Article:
So what does active recovery actually mean? After you have completed a hard workout your muscles will no doubt be a little tight and tender the next day. Whilst some people may do absolutely nothing at all which will likely make your muscle tighten up even more than they are. The purpose of recovery is to allow the muscles to repair itself and to engage muscles that are tired. With that said active recovery should focus on completing an activity at a low intensity but high enough to allow the blood to pump round the body. On a recovery day with should be your “day off” running at a low intensity for a short duration, go for a walk in the park or try something new.
It’s highly likely that most of us will finish a training session no matter what it is with some kind of fluid deficit. Including drinks like Powerade Zero, Lucozade or even water with a pinch of salt will you on the road to recovery. The sodium in these drink can assist in replacing electrolytes lost through sweat. Rather than just downing a pint of water where very quickly it will pass through your system in a short space of time the electrolytes in these drinks can help the body retain water.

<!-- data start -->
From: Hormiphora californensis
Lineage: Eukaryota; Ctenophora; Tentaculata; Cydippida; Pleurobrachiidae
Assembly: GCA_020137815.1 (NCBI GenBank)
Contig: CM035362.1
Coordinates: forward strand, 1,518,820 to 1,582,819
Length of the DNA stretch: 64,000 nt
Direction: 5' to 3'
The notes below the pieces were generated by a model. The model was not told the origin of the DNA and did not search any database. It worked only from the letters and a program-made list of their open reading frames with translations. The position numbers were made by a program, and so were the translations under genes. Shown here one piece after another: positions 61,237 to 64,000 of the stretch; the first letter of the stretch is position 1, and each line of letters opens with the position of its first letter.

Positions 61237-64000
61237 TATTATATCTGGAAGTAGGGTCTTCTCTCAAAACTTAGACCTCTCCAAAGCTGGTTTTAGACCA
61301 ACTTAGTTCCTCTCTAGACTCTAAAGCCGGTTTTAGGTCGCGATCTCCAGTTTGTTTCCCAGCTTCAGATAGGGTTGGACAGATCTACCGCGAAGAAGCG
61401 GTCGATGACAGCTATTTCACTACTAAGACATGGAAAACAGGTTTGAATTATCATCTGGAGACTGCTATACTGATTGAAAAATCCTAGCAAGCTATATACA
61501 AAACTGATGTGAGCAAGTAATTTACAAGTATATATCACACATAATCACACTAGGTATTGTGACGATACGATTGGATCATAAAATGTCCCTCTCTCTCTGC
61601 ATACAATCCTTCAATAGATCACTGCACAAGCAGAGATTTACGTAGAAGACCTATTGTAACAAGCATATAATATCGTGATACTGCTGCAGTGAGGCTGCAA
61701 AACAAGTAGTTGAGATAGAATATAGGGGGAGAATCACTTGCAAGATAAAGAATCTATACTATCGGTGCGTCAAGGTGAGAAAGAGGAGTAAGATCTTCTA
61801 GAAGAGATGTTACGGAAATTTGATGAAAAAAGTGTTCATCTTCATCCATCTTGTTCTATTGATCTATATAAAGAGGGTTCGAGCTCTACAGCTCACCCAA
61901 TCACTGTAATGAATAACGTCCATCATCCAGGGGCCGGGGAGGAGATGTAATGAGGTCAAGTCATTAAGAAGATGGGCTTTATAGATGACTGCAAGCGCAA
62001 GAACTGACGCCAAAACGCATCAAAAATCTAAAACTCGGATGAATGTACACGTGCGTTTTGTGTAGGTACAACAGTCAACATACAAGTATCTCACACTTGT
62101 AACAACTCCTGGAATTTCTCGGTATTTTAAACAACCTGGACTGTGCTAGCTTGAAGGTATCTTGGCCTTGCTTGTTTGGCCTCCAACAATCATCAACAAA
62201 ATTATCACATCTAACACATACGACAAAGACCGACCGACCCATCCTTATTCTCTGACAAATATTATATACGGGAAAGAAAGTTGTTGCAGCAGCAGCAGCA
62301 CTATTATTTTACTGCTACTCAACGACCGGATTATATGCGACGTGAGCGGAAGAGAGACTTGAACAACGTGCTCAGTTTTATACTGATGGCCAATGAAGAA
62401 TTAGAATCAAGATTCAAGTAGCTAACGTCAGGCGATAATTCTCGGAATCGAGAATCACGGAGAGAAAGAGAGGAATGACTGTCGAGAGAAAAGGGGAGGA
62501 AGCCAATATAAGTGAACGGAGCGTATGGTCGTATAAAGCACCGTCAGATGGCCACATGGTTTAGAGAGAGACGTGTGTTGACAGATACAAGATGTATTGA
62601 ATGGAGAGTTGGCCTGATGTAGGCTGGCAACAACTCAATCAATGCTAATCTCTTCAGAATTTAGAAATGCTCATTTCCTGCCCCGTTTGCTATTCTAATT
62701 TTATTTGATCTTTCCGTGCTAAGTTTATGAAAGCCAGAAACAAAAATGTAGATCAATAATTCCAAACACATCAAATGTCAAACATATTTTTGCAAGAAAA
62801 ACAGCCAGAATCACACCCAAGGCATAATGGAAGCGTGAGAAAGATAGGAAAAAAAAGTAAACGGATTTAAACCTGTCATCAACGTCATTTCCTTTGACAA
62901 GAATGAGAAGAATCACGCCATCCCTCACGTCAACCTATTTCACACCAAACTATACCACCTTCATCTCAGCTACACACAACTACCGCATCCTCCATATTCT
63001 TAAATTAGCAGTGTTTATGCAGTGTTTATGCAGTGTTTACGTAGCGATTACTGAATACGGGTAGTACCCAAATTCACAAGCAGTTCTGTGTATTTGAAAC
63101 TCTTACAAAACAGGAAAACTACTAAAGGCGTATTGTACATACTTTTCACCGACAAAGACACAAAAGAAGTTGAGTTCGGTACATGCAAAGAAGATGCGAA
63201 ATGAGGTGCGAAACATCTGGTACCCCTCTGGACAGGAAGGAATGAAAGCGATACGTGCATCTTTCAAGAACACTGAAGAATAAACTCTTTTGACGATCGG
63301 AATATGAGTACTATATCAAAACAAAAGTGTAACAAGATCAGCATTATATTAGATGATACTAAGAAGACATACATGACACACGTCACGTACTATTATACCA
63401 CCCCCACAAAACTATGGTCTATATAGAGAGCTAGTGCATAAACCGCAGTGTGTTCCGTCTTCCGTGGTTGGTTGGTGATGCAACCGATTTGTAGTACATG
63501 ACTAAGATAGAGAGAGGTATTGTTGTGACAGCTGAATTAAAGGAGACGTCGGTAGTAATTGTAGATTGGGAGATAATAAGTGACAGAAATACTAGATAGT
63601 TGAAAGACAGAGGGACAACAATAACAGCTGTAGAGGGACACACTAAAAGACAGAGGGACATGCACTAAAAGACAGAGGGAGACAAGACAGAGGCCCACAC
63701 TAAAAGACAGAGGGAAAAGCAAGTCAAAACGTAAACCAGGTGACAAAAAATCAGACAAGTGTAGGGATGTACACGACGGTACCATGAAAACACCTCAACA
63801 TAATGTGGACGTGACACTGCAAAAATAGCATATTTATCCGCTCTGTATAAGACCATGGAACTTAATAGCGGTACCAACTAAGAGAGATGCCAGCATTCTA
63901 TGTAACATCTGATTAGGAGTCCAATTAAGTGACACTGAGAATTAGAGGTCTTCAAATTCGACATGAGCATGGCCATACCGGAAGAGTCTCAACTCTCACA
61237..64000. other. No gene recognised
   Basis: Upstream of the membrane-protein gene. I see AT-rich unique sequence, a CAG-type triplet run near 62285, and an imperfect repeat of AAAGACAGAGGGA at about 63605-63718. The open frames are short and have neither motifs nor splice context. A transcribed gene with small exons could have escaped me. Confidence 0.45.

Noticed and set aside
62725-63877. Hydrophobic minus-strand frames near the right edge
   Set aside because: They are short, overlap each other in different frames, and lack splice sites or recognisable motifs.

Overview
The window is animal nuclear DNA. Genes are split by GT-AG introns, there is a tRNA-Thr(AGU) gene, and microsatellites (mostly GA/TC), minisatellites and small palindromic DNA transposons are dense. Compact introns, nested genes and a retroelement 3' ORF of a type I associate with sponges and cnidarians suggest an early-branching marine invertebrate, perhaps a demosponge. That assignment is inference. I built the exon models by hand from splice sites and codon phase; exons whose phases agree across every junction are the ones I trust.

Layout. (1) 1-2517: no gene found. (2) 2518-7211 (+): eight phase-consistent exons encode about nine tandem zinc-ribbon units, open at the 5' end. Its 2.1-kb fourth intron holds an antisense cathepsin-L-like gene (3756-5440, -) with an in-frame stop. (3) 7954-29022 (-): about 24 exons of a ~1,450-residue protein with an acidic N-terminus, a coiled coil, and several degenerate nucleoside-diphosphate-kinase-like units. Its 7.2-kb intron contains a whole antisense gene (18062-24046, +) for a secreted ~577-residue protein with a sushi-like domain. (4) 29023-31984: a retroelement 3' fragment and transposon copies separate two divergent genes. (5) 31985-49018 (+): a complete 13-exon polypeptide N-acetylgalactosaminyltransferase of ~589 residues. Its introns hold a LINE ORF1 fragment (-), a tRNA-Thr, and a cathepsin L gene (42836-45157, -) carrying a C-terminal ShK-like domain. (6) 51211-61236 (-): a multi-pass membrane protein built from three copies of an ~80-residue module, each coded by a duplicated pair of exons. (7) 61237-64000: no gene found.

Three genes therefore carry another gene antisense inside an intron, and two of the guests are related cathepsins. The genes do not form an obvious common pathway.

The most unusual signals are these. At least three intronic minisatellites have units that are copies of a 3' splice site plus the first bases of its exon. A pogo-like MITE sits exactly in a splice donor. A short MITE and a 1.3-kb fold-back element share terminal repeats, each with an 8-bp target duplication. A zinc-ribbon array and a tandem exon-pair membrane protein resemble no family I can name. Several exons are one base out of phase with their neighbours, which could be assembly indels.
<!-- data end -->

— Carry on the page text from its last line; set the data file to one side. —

Staying hydrated will not only help with your recovery it can make you feel more alert, awake, improve skin tone, and increase efficient nutrient uptake. If you are not sure how to tell whether you are dehydrated or not a simple test is to look at the colour of your urine. It it’s a pale yellow/clear you are hydrated or if it’s darker than the sun then you are dehydrated and you will need to drink more fluids.
Hopefully these tips will give you an insight into post workout recovery methods. Try a couple and me know how you get on.
If you would like any further advice please do not hesitate to get in touch with me and I would be happy to answer any questions you have.